Bank Opens Branch in Growing Rural Town

0
5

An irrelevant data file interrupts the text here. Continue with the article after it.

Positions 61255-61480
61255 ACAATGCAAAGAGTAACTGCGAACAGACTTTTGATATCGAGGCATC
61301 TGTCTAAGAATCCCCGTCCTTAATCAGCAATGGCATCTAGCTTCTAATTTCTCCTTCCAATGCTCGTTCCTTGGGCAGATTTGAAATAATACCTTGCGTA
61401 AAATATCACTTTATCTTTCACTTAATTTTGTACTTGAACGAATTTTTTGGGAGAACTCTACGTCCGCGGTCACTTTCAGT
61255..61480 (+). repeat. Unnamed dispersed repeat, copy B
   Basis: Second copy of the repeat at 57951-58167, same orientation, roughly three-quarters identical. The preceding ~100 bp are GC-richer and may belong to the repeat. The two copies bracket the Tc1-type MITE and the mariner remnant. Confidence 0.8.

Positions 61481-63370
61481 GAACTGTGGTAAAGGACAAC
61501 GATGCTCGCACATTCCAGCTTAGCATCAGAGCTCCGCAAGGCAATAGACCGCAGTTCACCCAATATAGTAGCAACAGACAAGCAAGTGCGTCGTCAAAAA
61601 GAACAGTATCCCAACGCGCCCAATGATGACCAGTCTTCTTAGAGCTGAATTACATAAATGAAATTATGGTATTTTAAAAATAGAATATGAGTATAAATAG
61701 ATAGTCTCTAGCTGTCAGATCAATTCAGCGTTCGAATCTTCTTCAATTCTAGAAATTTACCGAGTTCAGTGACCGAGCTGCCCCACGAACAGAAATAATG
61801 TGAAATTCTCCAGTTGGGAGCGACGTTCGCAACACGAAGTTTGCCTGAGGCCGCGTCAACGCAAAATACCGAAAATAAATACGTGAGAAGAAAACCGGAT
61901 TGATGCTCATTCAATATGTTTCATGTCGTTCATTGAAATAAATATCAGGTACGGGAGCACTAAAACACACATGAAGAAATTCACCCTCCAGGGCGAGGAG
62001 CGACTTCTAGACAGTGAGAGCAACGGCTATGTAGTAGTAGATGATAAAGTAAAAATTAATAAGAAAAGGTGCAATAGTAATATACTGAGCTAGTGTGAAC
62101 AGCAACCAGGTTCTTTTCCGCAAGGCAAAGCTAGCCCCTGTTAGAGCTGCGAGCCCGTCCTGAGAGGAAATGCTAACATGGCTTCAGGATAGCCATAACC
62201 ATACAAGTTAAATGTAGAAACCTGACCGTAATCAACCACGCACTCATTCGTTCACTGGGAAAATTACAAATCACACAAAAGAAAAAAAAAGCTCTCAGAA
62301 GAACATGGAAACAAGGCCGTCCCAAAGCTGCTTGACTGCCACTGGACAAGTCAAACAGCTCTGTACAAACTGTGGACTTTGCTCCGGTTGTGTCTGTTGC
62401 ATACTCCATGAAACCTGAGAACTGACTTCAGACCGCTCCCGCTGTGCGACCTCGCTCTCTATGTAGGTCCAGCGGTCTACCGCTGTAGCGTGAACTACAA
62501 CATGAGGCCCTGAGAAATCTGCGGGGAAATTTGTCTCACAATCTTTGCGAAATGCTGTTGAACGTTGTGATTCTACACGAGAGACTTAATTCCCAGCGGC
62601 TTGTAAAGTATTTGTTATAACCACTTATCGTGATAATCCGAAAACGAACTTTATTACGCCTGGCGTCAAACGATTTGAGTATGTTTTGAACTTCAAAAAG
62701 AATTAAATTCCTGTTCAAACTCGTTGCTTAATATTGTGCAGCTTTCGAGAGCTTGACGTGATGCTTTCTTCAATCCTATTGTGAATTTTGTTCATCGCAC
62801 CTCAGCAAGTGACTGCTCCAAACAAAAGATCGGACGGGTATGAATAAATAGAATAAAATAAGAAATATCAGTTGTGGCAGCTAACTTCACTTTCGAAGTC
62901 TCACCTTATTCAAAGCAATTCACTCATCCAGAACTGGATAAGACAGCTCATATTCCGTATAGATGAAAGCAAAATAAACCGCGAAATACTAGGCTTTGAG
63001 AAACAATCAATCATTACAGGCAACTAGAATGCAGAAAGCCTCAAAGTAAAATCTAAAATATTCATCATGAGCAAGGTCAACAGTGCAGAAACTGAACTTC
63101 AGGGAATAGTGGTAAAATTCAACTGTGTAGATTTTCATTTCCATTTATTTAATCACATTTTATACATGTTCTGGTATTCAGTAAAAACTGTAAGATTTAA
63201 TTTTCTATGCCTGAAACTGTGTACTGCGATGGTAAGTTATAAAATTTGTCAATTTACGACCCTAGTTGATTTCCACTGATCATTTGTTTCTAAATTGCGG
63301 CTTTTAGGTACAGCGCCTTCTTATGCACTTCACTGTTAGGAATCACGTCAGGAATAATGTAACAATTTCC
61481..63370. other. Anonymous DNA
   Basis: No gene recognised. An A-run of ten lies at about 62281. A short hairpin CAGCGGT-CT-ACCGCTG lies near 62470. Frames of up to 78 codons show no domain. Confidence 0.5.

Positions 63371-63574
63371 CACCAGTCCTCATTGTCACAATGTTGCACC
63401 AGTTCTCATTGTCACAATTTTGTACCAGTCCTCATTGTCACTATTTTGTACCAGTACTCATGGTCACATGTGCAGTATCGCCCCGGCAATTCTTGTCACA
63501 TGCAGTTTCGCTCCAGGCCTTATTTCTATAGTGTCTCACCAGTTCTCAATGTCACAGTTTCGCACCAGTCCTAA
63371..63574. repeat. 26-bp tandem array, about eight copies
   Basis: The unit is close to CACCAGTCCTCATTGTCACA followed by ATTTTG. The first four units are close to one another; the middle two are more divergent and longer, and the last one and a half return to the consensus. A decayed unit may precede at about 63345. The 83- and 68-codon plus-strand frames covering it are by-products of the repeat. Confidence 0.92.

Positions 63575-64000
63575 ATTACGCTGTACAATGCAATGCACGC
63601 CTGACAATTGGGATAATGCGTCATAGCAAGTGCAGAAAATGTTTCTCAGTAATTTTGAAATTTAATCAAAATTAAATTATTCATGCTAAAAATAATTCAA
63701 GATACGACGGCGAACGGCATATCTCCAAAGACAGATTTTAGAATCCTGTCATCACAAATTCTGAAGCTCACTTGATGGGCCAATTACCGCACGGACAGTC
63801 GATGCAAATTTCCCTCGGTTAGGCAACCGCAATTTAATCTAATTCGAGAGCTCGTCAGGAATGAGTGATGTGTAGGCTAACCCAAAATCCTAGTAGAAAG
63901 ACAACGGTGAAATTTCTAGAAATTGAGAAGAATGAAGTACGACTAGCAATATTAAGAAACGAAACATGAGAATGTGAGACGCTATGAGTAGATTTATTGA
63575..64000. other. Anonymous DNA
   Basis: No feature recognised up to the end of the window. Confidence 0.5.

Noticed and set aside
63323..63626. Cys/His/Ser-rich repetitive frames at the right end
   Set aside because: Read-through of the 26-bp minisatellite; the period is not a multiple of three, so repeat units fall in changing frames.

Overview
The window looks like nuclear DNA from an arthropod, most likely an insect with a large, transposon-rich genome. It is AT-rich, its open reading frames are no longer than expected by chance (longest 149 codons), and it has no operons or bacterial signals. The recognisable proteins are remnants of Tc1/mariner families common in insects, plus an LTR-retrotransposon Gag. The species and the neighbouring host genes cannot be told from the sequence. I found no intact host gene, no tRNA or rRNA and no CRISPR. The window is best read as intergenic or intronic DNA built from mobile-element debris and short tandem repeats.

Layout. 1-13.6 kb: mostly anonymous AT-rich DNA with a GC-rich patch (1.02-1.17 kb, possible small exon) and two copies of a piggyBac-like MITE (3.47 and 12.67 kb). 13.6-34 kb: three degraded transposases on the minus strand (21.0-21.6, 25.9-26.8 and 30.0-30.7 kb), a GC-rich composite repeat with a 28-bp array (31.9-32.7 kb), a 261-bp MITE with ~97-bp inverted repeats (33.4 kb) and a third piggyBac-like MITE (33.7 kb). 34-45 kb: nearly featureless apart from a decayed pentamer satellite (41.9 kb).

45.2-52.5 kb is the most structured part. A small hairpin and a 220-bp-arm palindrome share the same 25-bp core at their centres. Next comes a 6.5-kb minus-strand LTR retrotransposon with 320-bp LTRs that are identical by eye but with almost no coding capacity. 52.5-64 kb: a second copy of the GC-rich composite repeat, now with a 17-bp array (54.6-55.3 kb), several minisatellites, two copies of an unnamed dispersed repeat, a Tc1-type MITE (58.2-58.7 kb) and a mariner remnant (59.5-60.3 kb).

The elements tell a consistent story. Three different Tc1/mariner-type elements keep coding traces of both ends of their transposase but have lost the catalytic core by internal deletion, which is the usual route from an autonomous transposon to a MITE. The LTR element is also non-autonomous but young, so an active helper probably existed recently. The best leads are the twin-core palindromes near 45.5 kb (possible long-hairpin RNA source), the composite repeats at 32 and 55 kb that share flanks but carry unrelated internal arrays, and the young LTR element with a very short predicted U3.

By Petronella Sibeene ARANOS In its effort to expand its banking services and make its facilities accessible to rural communities, Bank Windhoek this week at Aranos opened its sixth branch. At a gathering mainly comprised of senior citizens, the executive officer of Banking Services Marius Alberts stated that the bank has shown impressive growth in the bank’s assets amounting to N$6.2 billion, with profits before tax increasing by 14.8 per cent to an amount of N$169 million as at 30 June 2005. By offering easy access to banking facilities, Alberts said, the bank strives to strengthen the development of the economy and trading potential of underdeveloped areas such as Aranos. With a population of about 6 000 people whose economic activities are mostly concentrated on livestock farming and retail, the population has great potential of bringing further development to the area and as such, banking facilities and banking must be encouraged. Through its 24 years of existence, the bank, according to the executive officer, has been characterised by a strong commitment to understand the needs of the people and in response, Namibians have played a fulfilling role leading to the growth of the bank’s assets. “By offering easy access of banking facilities for all members of the Hardap Region, we are strengthening the development of the economy and the trading potential of Aranos.” The bank also intends to provide banking services to the community of Aminuis through a mobile unit in two months time. Governor of the Hardap Region Katrina Hansen applauded Bank Windhoek for bringing banking services to the people, adding that the area has seen dramatic growth brought about by the activities carried out by the local people. Given the agriculture and tourism potential that the region harbours, Hansen further encouraged Aranos residents to continue engaging in economic activities that would attract investors to the town. Hansen urged all banking service providers to become integral parts of the communities they are serving not only through the routine way but to look into how they can really address socio-economic challenges and in particular to reach out to the poorest of the poor. “Banks should move away from the tendency of only listening and looking at the ‘haves’ but should in all earnest come out prominently in the fight against various challenges we are faced with in our country.” The bank has opened branches in other rural areas such as Noodoewer, Eenhana, Outapi, Opuwo and Okakarara. The Namibian banking sector comprises of four commercial banks and 30 per cent of the branches belong to Bank Windhoek.